There is a lot of debate regarding whether we are going into a recession or not. One economic indicator not discussed much is truck tonnage. This measures the amount of “stuff” being transported via truck across the U.S. Considering that 70% of freight is transported by truck, this should be a pretty good indicator of economic activity. Heretofore, this indicator has remained very strong. The chart below shows this series since 1985 – note that before each of our last three recessions, truck tonnage flattened or weakened before the recession started. LEARN MORE: What Is The Truck Tonnage Index?
There are now more $100 bills in circulation than there are $1 bills. 80% of these bills are held overseas, which is up from 15-30% in 1980. Corruption, the desire to hoard cash and the ability to avoid the financial system in bulk are all contributing to this phenomenon – it is a little like cryptocurrencies. There are many who believe that eliminating $100 bills would deter corruption. Read More: There Has Been A Mysterious Surge In $100 bills
Strong Start to 2019
2019 is off to the third best start since electronic trading began in 1983 (see chart below). All of the other the top 15 starts have ended the year higher, and in many cases much higher. Will 2019 be different?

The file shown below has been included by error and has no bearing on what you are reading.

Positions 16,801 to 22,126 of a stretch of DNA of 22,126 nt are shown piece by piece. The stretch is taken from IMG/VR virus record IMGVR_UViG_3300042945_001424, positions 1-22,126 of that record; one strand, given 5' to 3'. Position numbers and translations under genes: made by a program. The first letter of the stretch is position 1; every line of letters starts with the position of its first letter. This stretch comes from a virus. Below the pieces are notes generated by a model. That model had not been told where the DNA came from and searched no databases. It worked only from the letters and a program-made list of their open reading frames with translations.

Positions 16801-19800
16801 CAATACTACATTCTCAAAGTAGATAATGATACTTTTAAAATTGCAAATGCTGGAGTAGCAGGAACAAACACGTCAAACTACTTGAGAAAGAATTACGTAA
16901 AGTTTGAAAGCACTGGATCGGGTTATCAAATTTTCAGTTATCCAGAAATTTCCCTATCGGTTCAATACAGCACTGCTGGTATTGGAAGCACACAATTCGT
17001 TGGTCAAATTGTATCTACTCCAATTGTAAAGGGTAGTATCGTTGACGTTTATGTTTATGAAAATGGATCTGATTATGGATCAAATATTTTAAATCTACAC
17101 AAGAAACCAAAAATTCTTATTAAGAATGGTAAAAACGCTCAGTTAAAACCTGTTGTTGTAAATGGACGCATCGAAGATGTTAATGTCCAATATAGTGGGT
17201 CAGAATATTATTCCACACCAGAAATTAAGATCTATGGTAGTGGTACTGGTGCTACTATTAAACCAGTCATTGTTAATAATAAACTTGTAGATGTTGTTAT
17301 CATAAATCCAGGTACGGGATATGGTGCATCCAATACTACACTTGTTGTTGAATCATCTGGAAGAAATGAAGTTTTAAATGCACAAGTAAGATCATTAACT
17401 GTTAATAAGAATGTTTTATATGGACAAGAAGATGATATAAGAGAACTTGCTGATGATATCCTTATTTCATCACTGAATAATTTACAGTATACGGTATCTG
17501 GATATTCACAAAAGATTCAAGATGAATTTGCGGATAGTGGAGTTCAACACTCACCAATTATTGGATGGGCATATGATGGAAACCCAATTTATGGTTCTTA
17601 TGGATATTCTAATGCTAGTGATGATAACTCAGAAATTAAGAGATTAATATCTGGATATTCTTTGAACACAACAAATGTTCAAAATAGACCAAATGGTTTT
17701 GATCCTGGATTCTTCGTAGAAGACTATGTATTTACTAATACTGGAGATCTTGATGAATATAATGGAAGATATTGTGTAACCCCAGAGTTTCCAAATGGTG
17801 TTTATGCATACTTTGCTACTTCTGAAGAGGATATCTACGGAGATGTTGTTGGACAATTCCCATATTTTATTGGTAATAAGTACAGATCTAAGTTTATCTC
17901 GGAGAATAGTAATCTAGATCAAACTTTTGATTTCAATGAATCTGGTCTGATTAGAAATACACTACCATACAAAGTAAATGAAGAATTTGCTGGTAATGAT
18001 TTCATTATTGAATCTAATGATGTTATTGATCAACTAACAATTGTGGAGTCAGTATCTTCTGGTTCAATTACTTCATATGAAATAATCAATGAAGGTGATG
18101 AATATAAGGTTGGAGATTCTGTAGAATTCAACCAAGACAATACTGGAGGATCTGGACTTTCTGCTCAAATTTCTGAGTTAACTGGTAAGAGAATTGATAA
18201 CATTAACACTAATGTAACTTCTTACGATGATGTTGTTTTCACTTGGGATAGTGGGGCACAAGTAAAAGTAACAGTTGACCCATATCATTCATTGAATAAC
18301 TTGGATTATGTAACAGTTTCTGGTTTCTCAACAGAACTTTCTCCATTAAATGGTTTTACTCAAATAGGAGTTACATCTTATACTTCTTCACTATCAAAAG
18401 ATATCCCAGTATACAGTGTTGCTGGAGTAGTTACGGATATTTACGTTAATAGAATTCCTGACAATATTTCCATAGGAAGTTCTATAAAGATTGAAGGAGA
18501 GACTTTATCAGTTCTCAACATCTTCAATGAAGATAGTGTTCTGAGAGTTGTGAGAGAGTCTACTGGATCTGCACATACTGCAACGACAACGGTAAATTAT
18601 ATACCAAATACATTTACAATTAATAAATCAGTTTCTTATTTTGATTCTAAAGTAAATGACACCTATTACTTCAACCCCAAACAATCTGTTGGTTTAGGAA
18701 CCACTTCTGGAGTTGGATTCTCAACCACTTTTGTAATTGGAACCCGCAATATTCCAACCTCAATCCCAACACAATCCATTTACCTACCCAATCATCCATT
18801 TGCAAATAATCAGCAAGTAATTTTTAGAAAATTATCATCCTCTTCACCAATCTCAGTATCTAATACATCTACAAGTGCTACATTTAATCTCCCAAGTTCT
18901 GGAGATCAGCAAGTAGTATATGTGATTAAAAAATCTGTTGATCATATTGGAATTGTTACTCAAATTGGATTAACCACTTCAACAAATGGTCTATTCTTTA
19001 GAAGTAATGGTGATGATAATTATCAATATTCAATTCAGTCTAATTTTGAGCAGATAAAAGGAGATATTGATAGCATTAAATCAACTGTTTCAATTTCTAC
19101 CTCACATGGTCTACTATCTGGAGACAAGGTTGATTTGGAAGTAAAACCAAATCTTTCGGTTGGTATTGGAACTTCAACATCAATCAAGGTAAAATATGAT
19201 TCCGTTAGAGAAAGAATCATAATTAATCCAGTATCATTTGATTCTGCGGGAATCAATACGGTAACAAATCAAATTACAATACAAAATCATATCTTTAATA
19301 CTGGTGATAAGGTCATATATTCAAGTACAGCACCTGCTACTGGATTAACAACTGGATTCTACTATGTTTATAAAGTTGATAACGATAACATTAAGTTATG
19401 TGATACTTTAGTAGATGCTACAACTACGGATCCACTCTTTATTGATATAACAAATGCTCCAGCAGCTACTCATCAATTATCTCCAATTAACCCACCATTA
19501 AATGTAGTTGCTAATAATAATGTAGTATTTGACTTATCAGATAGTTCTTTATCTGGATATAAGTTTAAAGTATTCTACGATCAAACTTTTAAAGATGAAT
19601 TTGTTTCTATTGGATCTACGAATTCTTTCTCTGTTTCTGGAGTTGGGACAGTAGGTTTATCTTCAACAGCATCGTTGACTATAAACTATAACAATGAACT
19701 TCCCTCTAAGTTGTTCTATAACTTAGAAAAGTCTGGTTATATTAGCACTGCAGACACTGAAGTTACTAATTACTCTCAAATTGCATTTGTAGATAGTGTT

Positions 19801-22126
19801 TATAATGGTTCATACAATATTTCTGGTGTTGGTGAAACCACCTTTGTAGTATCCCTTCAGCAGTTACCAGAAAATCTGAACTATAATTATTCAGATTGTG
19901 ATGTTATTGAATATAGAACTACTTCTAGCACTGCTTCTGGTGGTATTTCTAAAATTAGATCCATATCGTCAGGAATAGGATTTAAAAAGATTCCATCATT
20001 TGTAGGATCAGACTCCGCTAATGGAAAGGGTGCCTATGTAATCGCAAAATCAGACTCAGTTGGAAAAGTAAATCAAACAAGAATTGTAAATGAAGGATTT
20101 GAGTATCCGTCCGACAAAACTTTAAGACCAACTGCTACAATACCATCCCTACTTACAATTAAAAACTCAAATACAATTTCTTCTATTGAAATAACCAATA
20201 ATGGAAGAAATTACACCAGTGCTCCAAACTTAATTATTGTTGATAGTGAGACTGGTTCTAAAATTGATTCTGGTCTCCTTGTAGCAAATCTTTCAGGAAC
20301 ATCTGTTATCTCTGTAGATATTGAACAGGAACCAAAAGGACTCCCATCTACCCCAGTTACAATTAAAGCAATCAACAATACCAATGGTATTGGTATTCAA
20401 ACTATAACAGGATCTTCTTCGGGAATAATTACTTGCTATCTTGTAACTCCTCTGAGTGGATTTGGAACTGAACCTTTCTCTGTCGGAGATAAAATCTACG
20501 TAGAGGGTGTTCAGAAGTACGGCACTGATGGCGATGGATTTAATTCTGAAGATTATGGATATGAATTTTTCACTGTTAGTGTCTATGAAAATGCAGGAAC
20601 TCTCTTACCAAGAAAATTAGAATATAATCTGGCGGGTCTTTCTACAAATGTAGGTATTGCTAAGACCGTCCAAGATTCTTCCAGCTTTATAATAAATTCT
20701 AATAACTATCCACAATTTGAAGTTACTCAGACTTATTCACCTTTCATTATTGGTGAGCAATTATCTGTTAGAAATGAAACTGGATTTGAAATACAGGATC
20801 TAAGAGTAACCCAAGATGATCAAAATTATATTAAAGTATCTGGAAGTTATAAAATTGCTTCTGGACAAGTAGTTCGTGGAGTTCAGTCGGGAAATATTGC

In the last blog, I mentioned the new JP Morgan cryptocurrency, so it is only fair to give Facebook the same exposure to the millions who read this blog. Facebook is reportedly working on a cryptocurrency initiative designed, at least at first, as a way for WhatsApp users to securely and instantly send money to each other. This may sound trivial, but there are 1.5 Billion WhatsApp users across the world. Barclays is forecasting that this could be a $19 billion revenue opportunity by 2021. Legitimate uses for “cryptocurrency” and blockchain seem to be popping up more often. MORE: Facebook's Cryptocurrency Could Be $19 Billion Revenue Opportunity -- Barclays
Higher Rates = Lower Home Prices, Right?
With many pundits predicting higher interest rates going forward, many are concerned about the effects on the housing market. Most of us has been taught that higher interest rates are bad for the housing market. If you look back at the last 47 years, however, this correlation is not so clear. Even when rates skyrocketed in the 1980s, housing prices continued to rise. In fact, as the chart below illuminates, the only two periods of falling housing prices were accompanied by tame inflation and stable or falling mortgage rates: